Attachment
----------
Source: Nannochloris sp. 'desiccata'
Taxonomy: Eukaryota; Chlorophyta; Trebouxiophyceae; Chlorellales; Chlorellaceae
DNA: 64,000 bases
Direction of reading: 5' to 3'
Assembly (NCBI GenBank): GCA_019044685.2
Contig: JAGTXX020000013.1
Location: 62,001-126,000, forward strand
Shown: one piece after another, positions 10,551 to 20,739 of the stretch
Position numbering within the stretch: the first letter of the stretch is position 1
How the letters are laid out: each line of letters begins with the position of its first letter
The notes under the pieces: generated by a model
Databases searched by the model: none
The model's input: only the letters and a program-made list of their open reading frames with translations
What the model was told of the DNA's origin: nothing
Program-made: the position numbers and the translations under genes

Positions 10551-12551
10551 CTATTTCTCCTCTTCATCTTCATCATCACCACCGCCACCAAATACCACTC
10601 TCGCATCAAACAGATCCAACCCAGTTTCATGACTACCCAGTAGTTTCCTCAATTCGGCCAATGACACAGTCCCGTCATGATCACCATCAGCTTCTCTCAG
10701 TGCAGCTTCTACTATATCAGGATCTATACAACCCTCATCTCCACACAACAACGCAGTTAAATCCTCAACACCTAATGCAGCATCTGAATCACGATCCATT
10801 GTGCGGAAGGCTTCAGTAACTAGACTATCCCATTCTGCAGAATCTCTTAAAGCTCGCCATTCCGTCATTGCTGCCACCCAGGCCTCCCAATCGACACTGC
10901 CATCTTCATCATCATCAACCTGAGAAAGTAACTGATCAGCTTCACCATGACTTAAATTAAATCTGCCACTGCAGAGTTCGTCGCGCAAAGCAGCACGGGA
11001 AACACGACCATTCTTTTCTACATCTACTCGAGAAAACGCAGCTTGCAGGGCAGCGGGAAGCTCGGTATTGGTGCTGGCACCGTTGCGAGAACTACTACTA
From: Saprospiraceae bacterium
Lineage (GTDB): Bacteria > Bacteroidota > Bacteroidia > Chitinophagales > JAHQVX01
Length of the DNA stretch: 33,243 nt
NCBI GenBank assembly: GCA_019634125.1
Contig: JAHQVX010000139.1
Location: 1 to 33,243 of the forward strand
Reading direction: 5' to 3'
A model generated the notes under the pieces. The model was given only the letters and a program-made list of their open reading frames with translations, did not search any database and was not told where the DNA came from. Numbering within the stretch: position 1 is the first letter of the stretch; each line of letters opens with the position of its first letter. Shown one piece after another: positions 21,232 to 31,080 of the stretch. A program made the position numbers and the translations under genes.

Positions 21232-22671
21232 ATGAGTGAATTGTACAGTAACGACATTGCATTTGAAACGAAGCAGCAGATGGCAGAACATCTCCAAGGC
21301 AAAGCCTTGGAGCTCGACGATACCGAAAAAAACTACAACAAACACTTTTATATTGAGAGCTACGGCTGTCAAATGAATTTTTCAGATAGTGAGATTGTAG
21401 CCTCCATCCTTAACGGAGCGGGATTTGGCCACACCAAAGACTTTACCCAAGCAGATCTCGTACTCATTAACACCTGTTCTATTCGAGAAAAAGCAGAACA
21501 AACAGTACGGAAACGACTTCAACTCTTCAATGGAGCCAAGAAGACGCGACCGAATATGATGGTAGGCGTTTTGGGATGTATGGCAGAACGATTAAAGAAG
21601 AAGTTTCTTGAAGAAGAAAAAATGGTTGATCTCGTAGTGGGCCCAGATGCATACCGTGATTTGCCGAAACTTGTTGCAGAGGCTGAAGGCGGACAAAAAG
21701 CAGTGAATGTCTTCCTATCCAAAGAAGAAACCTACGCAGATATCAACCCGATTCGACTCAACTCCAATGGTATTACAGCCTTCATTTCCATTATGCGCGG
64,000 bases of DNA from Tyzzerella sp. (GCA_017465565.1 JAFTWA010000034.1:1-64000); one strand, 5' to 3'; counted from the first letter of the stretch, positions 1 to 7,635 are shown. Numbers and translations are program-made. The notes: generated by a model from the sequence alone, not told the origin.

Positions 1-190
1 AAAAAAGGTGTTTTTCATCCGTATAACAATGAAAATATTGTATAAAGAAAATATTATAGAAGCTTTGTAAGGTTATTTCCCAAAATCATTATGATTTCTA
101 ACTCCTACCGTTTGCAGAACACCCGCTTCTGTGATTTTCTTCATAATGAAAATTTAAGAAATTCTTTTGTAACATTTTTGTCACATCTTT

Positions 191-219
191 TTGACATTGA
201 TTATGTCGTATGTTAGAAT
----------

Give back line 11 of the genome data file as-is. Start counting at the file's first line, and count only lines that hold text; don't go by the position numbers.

The notes under the pieces: generated by a model